Grey smoke and fuel smell at idle:
    There is insufficient internal pump pressure to keep the injection timing within range. That is caused by a fuel return line without the proper restrictor.
    The banjo bolts on top of the fuel pump look the same but the one from the return line has a very small hole compared to the other one.
     
  6. baeckmo
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    baeckmo Hydrodynamics

    Ha, everybody been busy here, while I've been in the woods over the weekend, training the dogs for moose tracking....! Good job folks!

    After this first round, we can conclude that there are uncertainties regarding the engine. Before we can dig into the propeller details, we must be safe on the engine side:

    1/ The engine tachometer should be checked for calibration, using a separate light-beam tacho or similar for comparison (borrow/hire from engine shop).

    2/ Engine room ventilation deep down in the boat should give an engine room temperature of 40 degr C at the absolute maximum, preferably lower. Engines are radiating heat at a rate of 10 to 20 percent of shaft power, depending on design. This has to be ventilated away. Vent openings should be minimum 7 cm2 per kW, in this case 2 openings 140 cm2 each, arranged so that a natural draft is created. This incudes area for combustion air.

    3/ The return fuel must circulate all the way back to the tank, in order to dissipate the vapour bubbles and heat generated in the injection pump. Some VW engines have a thermostatically controlled shunt in connection with the fuel filter, diverting cold fuel back into the pump suction line. This device includes a calibrated nozzle that gives the correct back pressure for the injection pump housing. Iiki would probably be able to see the original configuration of your engine. The shunt should not be used in a marine engine, but the nozzle is important.

    4/ Marine exhausts often differ from car types in terms of piping configuration. 4-cyl car engines today practically always have cyl's 1 plus 4 and 2 plus 3 connected in groups before they join together. This gives better and more equal gas exchange than the common inline arrangements we see on most watercooled marine manifolds. The result is a power loss from "car power" to "marine power" of about 10 percent, giving your engine 49 hp at max rpm's. The exhaust back pressure should not be more than ~1.2 m water column, preferably 0.6 m max. Excessive back pressure could result in lowered max rpm's (even in no-load high idle) due to the pumping power needed. Until this is checked, we don't know if the speed governor is ok! If you use a water-cooled system, the hose innerdia should not be less than 60 mm, preferably 75, since there probably is a pretty lengthy piping in your boat.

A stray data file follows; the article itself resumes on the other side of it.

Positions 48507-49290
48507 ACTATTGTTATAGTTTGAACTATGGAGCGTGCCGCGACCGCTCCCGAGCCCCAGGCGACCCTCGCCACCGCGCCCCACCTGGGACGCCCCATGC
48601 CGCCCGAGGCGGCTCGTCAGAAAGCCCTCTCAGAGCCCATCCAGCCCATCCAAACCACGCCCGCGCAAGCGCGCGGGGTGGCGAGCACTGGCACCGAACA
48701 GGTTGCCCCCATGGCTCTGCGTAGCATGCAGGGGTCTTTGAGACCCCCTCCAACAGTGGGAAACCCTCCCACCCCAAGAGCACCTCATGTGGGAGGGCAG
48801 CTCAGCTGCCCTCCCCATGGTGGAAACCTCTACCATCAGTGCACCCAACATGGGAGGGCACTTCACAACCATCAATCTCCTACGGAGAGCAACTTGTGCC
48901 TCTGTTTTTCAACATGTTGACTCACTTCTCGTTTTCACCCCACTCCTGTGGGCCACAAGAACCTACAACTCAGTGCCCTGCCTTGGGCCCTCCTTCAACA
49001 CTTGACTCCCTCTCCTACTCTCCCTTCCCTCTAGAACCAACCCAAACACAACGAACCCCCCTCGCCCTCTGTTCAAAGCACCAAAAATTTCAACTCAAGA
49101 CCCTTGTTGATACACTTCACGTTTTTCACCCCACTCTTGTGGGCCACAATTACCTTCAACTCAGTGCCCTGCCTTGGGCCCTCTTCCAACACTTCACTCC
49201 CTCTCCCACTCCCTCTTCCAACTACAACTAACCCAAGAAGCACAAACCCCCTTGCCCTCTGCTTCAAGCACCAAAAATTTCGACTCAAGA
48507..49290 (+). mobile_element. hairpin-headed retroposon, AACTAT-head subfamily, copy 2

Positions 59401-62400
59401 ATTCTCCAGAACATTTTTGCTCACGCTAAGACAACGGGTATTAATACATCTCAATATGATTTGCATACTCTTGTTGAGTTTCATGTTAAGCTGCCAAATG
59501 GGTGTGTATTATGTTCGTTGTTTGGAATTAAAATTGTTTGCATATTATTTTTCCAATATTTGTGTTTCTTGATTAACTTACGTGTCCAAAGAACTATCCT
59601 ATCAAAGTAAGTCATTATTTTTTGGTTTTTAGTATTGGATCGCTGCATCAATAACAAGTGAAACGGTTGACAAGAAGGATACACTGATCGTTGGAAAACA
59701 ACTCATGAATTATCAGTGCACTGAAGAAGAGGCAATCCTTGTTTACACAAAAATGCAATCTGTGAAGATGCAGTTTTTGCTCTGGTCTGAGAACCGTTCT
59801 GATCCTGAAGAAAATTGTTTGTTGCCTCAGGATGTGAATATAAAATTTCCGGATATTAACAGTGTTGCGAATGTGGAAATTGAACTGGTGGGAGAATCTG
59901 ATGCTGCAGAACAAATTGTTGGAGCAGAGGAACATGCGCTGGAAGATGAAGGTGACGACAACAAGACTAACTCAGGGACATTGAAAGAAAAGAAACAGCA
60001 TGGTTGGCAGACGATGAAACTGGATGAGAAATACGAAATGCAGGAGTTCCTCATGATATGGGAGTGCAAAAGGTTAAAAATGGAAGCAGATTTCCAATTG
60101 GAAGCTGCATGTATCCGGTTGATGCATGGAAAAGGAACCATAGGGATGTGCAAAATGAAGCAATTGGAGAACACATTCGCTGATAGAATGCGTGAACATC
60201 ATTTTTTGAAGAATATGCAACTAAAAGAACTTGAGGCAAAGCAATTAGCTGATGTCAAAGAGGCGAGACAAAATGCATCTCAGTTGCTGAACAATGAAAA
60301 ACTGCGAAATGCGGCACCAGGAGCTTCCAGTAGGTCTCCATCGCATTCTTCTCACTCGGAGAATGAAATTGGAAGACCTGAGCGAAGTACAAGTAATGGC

5/ The reduction ratio 2.63 to 1 gives a relatively high rotational speed to your propeller, making it very highly loaded (I would have preferred something like 3.5 or 4 for this engine). You might say that the area swept by the propeller is too small to give it authority over the mass and area of the boat. This is why we have to be very careful, so that we use the power installed to its optimum. As a result, the selection of propeller may not follow normal standard routine; I will return to this when we know your engine limitations better.

    Hope I haven't flipped your nose with obvious statements in the list; just got to be methodic in search of engineering "truth".
     
    Last edited: Oct 25, 2009
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  7. Ad Hoc
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    Ad Hoc Naval Architect

    Just a minor addition to baeckmo's excellent summary in point 2, as a good rule of thumb:

    Whatever combustion air by volume intake is required by the engine, call that V, then the air into the ER is 2V, 1V for the engine and 1V for the venting. This is for a standard 10degree temp rise over ambient.
    If you wanted only say a 5 degree rise, then you would need 2V for the ER, ie a total of 3V.
     
  8. liki
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    liki Senior Member

    This sounds a little like the engine is already giving out the maximum torque it can provide in its present condition, especially as it is slow to pick up revolutions. Since the engine should be able to deliver more then enough power and torque with also the current gearing there likely exists some mechanical or adjustment problem.

    Some things to check, in no particular order:
    a) Compression test
    b) Cam shaft / toothed belt timing
    c) Worn cam shaft / valve mechanism
    d) Condition of injectors
    e) Injector pump condition and especially injection timing

    All these tests are fairly easily performed, perhaps save for injection timing adjustment. If you plan to check these matters yourself, you should find http://vagcat.com helpful.
     
  9. Jasonsansfleece